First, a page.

Solar Terms that you should know!
As solar energy grows, so does the Solar Term Glossary! With new and innovative solar technologies coming out every day, it’s hard to keep up with the new acronyms and phrases that come along with them. To help our customers stay up to speed with the solar industry and their own solar installations, we have created our own Solar Term Glossary. Brush up on your solar vernacular with these key terms.
Solar Term Glossary
As Northern Colorado’s favorite solar installers, we understand how difficult it can be to keep up with the ever-changing terms and phases that come with solar power. So we aim to soften that barrier by providing some key solar terms you should know to help you better understand your solar power system and the installation process.
Renewable Energy: Energy produced from a natural source that continues to renew itself, such as sunlight, wind, or geothermal energy.
Net Zero Energy: When a renewable energy system produces the same amount of energy as the homeowner consumes, this home is considered “net zero energy.”
DC: Direct Current is the electricity generated by your solar panels
AC: Alternating current is the electricity that is usable in your home.
KW: Kilowatt is the unit of power most commonly used to measure the size of a solar array or solar system.
KWh: Kilowatt-Hour is the unit of measure used to measure power consumption.
Solar Panel Efficiency: The amount of sunlight a solar panel can convert to usable energy in your home.
PV Module: Each photovoltaic panel, or a solar panel, is a “module.”
Array: Solar panels that are mounted and wired together, which are interconnected to produce electricity as a single unit.
Inverter: Equipment that converts the power generated by your solar panels into electricity used in your home. An inverter converts DC to AC.
Micro-Inverter System: In a Micro-Inverter System, each module (or solar panel) has its own Micro-Inverter. Using a single Inverter for your solar system will cause the system’s performance to drop to meet the lowest-performing module. However, the system’s overall performance will not fail if one module is covered by leaves, snow, or shade when using a Micro-Inverter System.
Battery/Storage: A battery is also known as Energy Storage. A battery enables a homeowner to store excess energy produced by the solar system. The homeowner can use this energy during power outages or when your panels are not producing due to a lack of sunlight or snow coverage. Its Capacity is the amount of energy a battery can store, measured in KWh.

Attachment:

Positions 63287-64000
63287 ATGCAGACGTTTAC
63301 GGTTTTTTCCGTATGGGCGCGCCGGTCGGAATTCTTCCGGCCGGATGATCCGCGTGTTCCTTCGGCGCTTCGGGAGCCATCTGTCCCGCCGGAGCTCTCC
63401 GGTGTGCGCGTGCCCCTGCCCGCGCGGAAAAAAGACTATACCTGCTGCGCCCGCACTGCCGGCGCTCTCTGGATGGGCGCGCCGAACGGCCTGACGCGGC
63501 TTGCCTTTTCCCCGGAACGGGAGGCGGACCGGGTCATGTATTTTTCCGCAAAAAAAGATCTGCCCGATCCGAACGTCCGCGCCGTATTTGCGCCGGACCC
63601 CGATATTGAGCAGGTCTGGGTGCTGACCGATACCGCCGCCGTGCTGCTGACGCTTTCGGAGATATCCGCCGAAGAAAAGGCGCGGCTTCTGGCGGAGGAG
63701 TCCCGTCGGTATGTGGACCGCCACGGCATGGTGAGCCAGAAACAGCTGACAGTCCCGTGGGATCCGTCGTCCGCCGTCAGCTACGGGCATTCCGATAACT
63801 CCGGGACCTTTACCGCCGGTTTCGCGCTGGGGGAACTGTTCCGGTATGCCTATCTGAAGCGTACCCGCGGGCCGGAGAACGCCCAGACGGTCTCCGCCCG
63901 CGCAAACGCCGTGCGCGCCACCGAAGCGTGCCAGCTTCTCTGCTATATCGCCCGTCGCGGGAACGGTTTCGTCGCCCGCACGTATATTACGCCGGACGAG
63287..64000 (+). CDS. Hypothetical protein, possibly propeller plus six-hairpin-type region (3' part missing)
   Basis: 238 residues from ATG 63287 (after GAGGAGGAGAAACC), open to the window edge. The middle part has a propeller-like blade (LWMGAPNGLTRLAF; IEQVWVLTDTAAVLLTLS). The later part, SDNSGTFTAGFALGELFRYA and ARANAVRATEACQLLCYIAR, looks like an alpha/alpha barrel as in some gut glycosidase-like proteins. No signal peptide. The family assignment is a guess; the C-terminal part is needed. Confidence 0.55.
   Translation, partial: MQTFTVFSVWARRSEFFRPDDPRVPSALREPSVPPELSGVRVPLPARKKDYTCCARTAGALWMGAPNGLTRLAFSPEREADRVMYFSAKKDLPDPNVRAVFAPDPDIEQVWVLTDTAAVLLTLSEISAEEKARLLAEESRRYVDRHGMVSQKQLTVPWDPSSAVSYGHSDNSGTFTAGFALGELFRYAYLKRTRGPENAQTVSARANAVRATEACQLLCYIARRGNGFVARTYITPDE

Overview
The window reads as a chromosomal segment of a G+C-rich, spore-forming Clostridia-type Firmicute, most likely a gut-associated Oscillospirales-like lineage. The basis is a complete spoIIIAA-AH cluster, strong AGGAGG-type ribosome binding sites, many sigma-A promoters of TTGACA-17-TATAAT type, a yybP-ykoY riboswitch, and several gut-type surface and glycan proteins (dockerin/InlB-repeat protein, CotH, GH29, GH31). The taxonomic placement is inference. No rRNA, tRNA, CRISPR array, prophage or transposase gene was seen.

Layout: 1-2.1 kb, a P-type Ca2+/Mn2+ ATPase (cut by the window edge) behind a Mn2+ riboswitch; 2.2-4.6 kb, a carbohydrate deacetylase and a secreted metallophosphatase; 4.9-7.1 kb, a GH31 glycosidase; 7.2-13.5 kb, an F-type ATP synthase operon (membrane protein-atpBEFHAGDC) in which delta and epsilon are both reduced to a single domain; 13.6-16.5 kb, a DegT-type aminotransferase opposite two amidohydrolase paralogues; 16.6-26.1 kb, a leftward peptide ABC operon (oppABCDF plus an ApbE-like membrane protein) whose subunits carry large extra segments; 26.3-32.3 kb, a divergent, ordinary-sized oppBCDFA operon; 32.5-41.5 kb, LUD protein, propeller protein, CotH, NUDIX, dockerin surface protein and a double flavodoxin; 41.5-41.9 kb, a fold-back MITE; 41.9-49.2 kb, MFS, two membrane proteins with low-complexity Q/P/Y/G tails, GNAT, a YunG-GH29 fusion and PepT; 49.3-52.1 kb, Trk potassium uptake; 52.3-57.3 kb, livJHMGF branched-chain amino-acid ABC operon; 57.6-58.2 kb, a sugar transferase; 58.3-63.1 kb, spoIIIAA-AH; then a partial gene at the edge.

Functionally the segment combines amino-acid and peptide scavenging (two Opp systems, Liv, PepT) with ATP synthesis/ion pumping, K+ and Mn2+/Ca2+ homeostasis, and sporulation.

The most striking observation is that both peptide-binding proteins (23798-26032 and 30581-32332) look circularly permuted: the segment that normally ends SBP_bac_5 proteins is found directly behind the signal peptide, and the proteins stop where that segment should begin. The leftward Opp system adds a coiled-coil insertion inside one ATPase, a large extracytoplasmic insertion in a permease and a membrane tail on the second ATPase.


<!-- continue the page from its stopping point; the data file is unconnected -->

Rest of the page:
PV Meter: This is a special meter installed by your utility company to measure how much electricity your home uses and your solar system produces. PV Metering allows the utility company to track your net metering and supply you with credits. (if your utility company does that)
Net Metering: Excess energy produced by a solar system but is not used or stored is sent back to the electrical grid for the utility company to redistribute as needed. Each utility company varies on how they issue credits or a refund for the energy back-fed to them by a homeowners’ solar system.
Interconnection: This is what links your solar system to the utility grid.
Interconnection Agreement: This is the contract between the owner of the home and their local utility company. An Interconnection Agreement allows the homeowner to connect their solar system to the electrical grid.
Monitoring System: This is an app or device that allows you to monitor and track the efficiency and productivity of your solar system, along with both your energy production and energy usage.
Equipment/Manufacturer Warranty: These warranties come with the brand of modules or inverter(s) installed on your home. The manufacturer provides a warranty on the equipment for a certain amount of years, covering the cost of the product that fails. Warranties may or may not cover the labor cost to replace the faulty product, depending on the issue and your solar installer’s contract terms.
Workmanship Warranty: This is the warranty that your solar installer provides. The Workmanship Warranty, outlined in your contract, covers the repair cost due to any defect due to an error in the installation process.
REC Credits: Renewable Energy Certificates, also known as RECs or Green Tags, are a credit per one megawatt-hour of electricity that your solar system generates. Unfortunately, most utility companies in Colorado are not currently purchasing back RECs. However, they prove you utilize renewable energy and positively contribute to your community.
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